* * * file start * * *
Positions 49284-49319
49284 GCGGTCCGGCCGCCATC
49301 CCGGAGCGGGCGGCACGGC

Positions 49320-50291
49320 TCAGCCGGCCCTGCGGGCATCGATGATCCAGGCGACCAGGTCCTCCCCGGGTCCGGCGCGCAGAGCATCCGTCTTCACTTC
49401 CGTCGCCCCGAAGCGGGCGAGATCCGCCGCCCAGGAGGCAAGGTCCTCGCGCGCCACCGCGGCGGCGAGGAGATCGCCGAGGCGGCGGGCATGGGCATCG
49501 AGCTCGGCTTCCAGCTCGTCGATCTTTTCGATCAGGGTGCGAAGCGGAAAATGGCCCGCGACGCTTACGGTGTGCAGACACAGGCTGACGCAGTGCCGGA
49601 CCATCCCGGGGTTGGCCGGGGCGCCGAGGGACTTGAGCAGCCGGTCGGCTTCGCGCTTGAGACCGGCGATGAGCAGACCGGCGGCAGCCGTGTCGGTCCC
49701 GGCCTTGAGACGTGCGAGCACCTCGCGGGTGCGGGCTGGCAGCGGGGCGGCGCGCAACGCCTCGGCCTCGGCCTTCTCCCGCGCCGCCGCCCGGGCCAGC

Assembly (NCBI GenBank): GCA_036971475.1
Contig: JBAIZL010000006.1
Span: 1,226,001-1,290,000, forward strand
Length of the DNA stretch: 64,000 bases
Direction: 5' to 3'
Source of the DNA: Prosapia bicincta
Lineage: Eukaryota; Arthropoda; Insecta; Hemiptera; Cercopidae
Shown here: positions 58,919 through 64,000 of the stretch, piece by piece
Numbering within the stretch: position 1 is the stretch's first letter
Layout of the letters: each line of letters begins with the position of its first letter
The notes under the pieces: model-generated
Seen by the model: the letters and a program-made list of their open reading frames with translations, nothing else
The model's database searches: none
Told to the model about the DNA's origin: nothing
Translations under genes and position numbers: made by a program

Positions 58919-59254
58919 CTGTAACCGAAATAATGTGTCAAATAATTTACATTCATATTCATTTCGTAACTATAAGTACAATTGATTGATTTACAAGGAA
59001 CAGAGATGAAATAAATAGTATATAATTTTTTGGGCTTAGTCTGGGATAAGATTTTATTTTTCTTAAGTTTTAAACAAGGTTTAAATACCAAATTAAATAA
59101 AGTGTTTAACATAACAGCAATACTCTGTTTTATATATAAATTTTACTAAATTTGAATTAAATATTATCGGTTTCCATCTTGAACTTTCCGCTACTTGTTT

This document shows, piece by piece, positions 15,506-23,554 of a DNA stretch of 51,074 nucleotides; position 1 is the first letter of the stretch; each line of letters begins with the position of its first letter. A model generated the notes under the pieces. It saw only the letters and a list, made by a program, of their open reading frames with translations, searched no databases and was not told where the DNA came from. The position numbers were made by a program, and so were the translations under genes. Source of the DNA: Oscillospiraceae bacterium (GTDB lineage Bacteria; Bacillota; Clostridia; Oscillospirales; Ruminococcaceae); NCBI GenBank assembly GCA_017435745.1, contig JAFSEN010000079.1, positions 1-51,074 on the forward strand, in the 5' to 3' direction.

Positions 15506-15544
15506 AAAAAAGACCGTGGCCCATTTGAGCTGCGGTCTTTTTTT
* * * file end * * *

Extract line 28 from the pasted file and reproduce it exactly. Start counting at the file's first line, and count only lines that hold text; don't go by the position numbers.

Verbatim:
59101 AGTGTTTAACATAACAGCAATACTCTGTTTTATATATAAATTTTACTAAATTTGAATTAAATATTATCGGTTTCCATCTTGAACTTTCCGCTACTTGTTT